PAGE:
La Cheve: A little piece of Mexico in Napa's Old Adobe

La Cheve: A little piece of Mexico in Napa's Old Adobe

From the Napa Valley Wine Insider Digest: June 12, 2020 series
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Owner Cinthya Cisneros planned to open her restaurant, La Cheve Bakery and Brews, on Wednesday, March 18. However, the following day, Napa County and California COVID-19 shelter-at-home orders went into effect, shutting down restaurants, and in Cisneros’s case, preventing her from opening at all.

To further complicate things, because the restaurant was unable to open prior to the orders, Cisneros did not qualify for any small business loans or other assistance. “It literally broke my heart,” she said.

Still, she moved forward with plan to open. “The reality is that La Cheve was already a part of our lives, so I had to figure out how to allow it to still survive during this tough time,” she recalls. Nearly two months later, on Thursday, May 14, La Cheve opened for pick-up, and on Thursday, May 21, for outdoor patio and limited inside dining.

“Opening a restaurant is tough,” Cisneros said, “but opening it during COVID-19 has added a whole other layer that I never expected.”

A few years ago when Cisneros began looking for a location for her restaurant, her first choice was Napa’s oldest building, the Old Adobe, which dates to 1845. It was recently restored by then owner Justin Altamura. She has lived nearby since she was 15 years old

“The Adobe always had my heart when I was negotiating with other spaces. It never felt as right as the Adobe,” she said. Cisneros chose the name La Cheve as a homage to her homebrewing. She described how she and her family would gather in the garage for her beermaking, which brought them even closer. Her father nicknamed the garage La Cheve, Mexican slang for beer, so it was a befitting name for the restaurant.

Cisneros describes La Cheve as “a little piece of Mexico that marries our passion for beer, food and baked goods.” Her mother – whom she fondly calls, “Mamma Juana” – makes the restaurant’s pan dulce, pastries, and other baked goods daily.

What inspired her to open La Cheve?

“When you see your momma wake up at 2:30 a.m. for 24 years to give all her heart, sweat, and tears at a local bakery, she deserves it,” Cisneros replied. “When you see your dad wake up at 4 a.m. to give it his all in a labor-intensive job for 25 years, he deserves it. When you want to provide an independence pathway for your brother, who is autistic, he deserves it. When you want to set a great example for your little sister, she deserves it. When you want to create a space where your comunidad will create beautiful new memories forever, they deserve it. That’s why I decided to go into this tough industry.”

La Cheve also offers local beers, draft beers made by Cisneros herself, local wines from Mexican-American, family-owned wineries, Goat Rock cider, kombucha, Proyecto Diaz coffee, traditional Mexican lunch and dinner dishes, and Mexican breakfast weekend mornings. Also available are vegan and gluten-free meal accommodations, as well as pastries para los doggies from Napa Valley’s drool. dog cookies.

In spite of – or perhaps because of COVID-19’s impact – Cisneros said La Cheve has been warmly and enthusiastically received by the Napa community. The most popular menu item is Mamma Juana’s concha, a Mexican pan dulce, which resembles a seashell with its round shape and patterned design. It is in such high demand that Cisneros takes daily, prepaid orders of 100 conchas, in addition to making hundreds for restaurant walk-ins. In a recent social media post, Cisneros told followers, “Mamma Juana baked 600 conchas today.” During the first four days open – in addition to selling all of those conchas – La Cheve sold 288 growlers of beer and sold out of all daily pastries and baked goods.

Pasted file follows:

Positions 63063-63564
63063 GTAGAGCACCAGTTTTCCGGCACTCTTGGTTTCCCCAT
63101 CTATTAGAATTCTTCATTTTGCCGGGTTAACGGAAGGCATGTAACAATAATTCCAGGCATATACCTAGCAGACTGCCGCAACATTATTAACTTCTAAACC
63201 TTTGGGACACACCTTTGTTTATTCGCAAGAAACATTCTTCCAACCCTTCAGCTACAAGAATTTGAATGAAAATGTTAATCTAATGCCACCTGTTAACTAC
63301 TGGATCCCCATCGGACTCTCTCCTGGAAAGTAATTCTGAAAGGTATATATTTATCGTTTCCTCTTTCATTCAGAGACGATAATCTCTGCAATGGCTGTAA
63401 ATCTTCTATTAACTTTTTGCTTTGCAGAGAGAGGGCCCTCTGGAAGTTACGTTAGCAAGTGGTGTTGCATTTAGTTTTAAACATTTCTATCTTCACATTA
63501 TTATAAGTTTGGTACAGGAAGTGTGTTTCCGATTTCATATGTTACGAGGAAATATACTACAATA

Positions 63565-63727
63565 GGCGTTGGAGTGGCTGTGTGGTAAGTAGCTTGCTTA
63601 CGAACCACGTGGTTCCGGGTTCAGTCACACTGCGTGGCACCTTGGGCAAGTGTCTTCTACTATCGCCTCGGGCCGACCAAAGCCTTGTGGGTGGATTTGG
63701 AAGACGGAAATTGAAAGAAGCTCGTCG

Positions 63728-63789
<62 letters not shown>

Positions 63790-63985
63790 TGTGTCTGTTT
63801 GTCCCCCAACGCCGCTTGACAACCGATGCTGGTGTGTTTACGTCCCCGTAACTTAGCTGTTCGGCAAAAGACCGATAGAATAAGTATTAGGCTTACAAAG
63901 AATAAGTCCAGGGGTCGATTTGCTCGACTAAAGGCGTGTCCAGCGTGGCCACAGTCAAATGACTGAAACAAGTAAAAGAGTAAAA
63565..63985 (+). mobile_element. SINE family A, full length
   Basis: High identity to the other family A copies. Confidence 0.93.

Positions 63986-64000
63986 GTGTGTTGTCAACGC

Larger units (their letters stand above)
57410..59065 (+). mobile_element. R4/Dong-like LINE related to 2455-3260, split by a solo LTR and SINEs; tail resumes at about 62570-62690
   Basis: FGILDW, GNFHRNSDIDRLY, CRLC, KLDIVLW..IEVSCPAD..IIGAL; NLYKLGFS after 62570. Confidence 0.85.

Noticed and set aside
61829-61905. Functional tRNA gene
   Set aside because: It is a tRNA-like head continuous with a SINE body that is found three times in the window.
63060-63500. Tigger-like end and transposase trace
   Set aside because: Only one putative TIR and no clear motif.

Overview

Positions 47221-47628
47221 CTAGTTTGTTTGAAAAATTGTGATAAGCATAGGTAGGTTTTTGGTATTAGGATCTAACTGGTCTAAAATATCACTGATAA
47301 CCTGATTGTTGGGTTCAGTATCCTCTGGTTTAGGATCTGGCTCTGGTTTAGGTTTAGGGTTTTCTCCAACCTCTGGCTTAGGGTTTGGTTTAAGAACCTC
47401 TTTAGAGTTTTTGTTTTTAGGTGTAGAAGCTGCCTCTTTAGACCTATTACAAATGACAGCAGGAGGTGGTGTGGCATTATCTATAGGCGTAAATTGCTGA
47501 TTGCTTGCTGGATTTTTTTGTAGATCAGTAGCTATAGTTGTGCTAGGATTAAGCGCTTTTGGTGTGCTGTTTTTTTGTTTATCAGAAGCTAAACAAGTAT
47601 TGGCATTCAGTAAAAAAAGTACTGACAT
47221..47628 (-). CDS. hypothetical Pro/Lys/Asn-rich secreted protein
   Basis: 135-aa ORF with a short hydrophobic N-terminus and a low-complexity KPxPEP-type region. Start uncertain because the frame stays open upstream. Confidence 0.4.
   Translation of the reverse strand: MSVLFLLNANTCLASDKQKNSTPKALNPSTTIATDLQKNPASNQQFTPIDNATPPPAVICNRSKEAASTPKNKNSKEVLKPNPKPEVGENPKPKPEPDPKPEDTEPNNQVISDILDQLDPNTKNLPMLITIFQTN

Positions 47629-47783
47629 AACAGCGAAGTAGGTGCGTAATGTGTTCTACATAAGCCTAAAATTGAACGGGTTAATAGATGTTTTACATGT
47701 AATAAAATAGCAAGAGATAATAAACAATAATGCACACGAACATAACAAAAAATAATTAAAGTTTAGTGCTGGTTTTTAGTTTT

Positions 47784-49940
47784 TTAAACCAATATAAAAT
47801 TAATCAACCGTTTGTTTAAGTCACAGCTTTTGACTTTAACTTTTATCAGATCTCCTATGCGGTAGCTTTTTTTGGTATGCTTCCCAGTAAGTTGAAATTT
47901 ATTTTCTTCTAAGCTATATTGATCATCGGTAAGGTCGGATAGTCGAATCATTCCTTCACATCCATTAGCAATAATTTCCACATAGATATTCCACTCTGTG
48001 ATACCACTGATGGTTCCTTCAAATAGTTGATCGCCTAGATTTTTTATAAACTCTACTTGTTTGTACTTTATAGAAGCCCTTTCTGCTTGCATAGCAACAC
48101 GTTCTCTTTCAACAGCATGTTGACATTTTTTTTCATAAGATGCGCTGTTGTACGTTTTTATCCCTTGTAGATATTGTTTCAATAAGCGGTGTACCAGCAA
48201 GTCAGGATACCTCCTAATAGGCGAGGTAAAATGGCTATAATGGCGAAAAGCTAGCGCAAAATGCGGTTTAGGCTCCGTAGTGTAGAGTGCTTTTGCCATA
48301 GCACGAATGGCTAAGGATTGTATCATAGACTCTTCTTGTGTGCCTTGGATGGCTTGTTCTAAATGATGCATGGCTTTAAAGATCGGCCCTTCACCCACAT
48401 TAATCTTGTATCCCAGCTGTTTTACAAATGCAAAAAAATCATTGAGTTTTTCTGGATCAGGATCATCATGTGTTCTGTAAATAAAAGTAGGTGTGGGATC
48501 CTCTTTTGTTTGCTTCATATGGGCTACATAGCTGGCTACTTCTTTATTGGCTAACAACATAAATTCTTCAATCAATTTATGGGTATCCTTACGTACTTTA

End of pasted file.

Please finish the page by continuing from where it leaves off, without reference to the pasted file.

La Cheve sells the conchas first thing every morning during breakfast hours. Although Proyecto Diaz coffee is the traditional beverage accompaniment, Cisneros also offers a weekly “Pastry and Cheve” pairing. During opening week, she paired the concha with her own porter, “Un arroz con Maria Juarez,” an ode to Old Adobe’s original female owner, wife of Don Cayetano Juarez. Brewed with rice, lactose, cinnamon, and vanilla, it mirrors the sweetness and cinnamon notes of the concha, resulting in an unexpectedly delightful tasting experience.

In addition to the conchas, Momma Juana also makes “Los Boozy Pastries,” which include a liqueur as part of the recipe. The opening week’s selection was a shortcake made with apricot liqueur, real whipped cream, and topped with a strawberry.

On La Cheve’s lunch and dinner menu, one will find Cisneros’s versions of traditional Mexican meals, such as tacos, quesadilla, ceviche, burrito de chile relleno, and torta plancha, which is made with Momma Juana’s bolillo – a Mexican take on a baguette, but shorter and flatter. Weekend breakfast items include chilaquiles, burrito de chorizo, cornmeal pancakes, and mollete, the latter also made with Momma Juana’s bolillo.

Beyond the food and drink that La Cheve serves is the notable and enduring theme of family. In nearly every social media post, in the restaurant’s signage, and in other written and spoken communications, Cisneros addresses everyone as “Familia.” On La Cheve’s website, one finds a quote, “Un brindis por aquellos que nos sonrien desde el cielo.” – “A toast to those who smile at us from heaven.” What is the significance of that? Cisneros said she wanted to pay tribute to all who have come before her, the family and residents who paved the way for La Cheve, as well as Old Adobe’s original Juarez family.

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